The Times They are A-Changin’

The times they are a-changin’ and technology is developing faster than…

            …the speed of light?

Sometimes it feels like it.

            …our ability to comfortably keep up?

                        Probably, at least for most of us over the age of 50.

            …our ability to evaluate it from moral and ethical perspectives?

                        Definitely.

timeTechnological developments can be as innocuous as the recent announcement that VCRs are no longer being manufactured. The last new VCR left a manufacturing plant in Japan a few weeks ago. This is not a huge deal compared to other events in our world. Still, it’s the end of yet another era…and a reminder that technology marches on.

Remember when VCRs hit the market back in the 70s? The ability to record programs for later viewing initiated a new level of freedom of entertainment. Although, in retrospect, the purpose of the VCR was a bit ironic. As Frank Navasky said in You’ve Got Mail,

“The whole idea of a VCR is that it makes it possible for you to tape what’s on television while you’re out of the house. But the whole point of being out of the house is so you can miss what’s on television.”

While the benefits—or drawbacks—of some technology are obvious, other technological breakthroughs carry us into the quicksand of moral relativism. Just because we can do something doesn’t mean we should do it. Whether dropping a nuclear bomb or cloning individual human cells, the consequences have outpaced our ability to evaluate the ethical fallout…which leads us to yet another problem.

Even if we could keep up with the moral and ethical considerations of every technological achievement, what standard would we use? Our culture has rejected our Judeo-Christian heritage. Absolute standards of right and wrong have become antiquated labels left over from a less “enlightened” age.

One might say I’m overreaching in a successful imitation of Chicken Little. Watching an outdated piece of technology slip from its technological pinnacle isn’t enough justification to shout, “the sky is falling!” After all, an obsolete VCR is a far cry from the massive death toll of a single atom bomb or the technological advance of genetic testing.

Still it’s a reminder that the times they are a-changin’. As technology changes with them, we need to ensure our moral standards aren’t left behind in the dust.

For example, according to ABC news:

“An estimated 92 percent of all women who receive a prenatal diagnosis of Down syndrome choose to terminate their pregnancies, according to research reviewed by Dr. Brian Skotko, a pediatric geneticist at Children’s Hospital Boston.”

Let that sink in. 92% percent of women. Which means 92% of babies. Babies. When we lose our moral compass, our own convenience becomes an idol—elevated to the status of a god. And that is dangerous.

Technology may not be inherently moral or immoral. But how we use technological advances can indeed be moral or immoral. The choice is ours…mine and yours.

Just because we can doesn’t mean we should.


A Better Life

There’s a new fad circulating on a few social media sites. It’s a guessing game “Age Test” that offers photos of items that have fallen out of use and into obscurity. Photos of a roller-skate key, a sardine can key, an eight-track player, even drive-in movie theater car speakers have popped up on Facebook, Pinterest, and other sites.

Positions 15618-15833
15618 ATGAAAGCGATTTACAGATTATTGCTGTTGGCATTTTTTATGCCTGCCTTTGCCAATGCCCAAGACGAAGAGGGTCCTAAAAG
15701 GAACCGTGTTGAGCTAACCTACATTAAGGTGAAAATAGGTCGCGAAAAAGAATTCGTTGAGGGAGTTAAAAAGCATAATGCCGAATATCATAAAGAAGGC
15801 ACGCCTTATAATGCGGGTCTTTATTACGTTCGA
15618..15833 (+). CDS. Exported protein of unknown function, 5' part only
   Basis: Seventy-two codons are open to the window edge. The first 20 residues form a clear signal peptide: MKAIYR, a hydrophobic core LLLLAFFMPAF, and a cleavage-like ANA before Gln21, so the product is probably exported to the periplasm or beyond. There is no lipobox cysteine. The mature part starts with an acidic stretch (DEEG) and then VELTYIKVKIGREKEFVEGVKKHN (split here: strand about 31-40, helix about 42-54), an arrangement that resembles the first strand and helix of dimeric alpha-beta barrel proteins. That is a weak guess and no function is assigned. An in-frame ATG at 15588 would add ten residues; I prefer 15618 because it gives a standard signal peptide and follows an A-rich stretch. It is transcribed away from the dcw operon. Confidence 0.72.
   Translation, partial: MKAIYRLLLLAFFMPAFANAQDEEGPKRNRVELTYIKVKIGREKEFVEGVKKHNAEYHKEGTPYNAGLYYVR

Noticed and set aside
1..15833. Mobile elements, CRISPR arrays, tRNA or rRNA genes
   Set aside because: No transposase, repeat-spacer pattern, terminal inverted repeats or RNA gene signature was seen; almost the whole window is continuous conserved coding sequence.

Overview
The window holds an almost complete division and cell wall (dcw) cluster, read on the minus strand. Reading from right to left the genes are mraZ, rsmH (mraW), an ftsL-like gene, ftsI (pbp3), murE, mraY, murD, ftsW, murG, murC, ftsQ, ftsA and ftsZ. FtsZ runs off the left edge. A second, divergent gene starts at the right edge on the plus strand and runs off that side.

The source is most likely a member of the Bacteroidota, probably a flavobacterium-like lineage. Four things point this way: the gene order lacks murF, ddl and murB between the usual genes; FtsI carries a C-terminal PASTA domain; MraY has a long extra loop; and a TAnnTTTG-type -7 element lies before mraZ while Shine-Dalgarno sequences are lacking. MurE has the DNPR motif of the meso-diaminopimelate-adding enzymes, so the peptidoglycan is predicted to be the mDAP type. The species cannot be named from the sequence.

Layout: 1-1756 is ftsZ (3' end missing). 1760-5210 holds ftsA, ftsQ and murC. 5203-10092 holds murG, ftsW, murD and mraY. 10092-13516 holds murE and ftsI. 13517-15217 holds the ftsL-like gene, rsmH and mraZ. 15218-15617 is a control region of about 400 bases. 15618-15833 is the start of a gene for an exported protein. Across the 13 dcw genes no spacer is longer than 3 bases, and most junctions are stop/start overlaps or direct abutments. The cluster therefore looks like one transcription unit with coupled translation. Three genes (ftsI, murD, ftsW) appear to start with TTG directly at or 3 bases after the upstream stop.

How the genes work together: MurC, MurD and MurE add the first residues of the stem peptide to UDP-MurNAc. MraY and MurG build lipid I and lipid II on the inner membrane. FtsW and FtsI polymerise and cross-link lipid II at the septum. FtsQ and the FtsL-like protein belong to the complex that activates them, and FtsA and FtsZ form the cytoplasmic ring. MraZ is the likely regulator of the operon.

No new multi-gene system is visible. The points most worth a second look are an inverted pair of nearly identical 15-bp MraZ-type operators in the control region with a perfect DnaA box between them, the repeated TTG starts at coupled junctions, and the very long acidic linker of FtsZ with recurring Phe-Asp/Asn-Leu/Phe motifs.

While these objects – only forty or fifty years old – have passed into history, I’m reminded of predictions made fifty years ago regarding the twenty-first century. Remember the promise of a paperless workspace? Computers that fit in the palm of your hand? I remember watching Star Trek episodes in the 1960s in which the show’s characters carried on conversations with computers and wondered how that could ever be possible in my lifetime.

But some of these predictions have already been fulfilled. We not only speak on smartphones, we speak to them…and they speak back! Computer chips the size of a fingernail contain information that would fill an entire library. The paperless workspace? Not so much…yet. But it’s coming.

An innovation you may not have heard of yet is the flexible robot. Remember playing with Gumby? This robot is shaped like Gumby, with a white, soft body. Harvard scientists studied animals that did not have hard skeletons in order to create a five-inch long robot made of rubber.

The flexible robot is able to crawl, slide, and squeeze through tight spaces, controlled by air pumped into, or released from, its four legs.

Science has always promised us a better life through pioneering inventions. But no matter how innovative the products, they are limited to slight improvements for a life that is temporary, no matter how hard we try to make it otherwise.

God has also made promises to us – promises that will not disappoint because they are related to a life that will last forever. Promises that help us cope with this temporary life while keeping an eternal perspective. Promises based on His unchanging nature and His glorious ways.

It’s fun to remember old items that recall simpler times. It’s exciting to consider new inventions that promise comfort and ease. But we should never get so comfortable that we begin to believe this is all there is to life. “No eye has seen, no ear has heard, no mind has conceived what God has prepared for those who love him” (I Corinthians 2:9).

There’s an even better life coming!

What invention do you wish for that would make life better?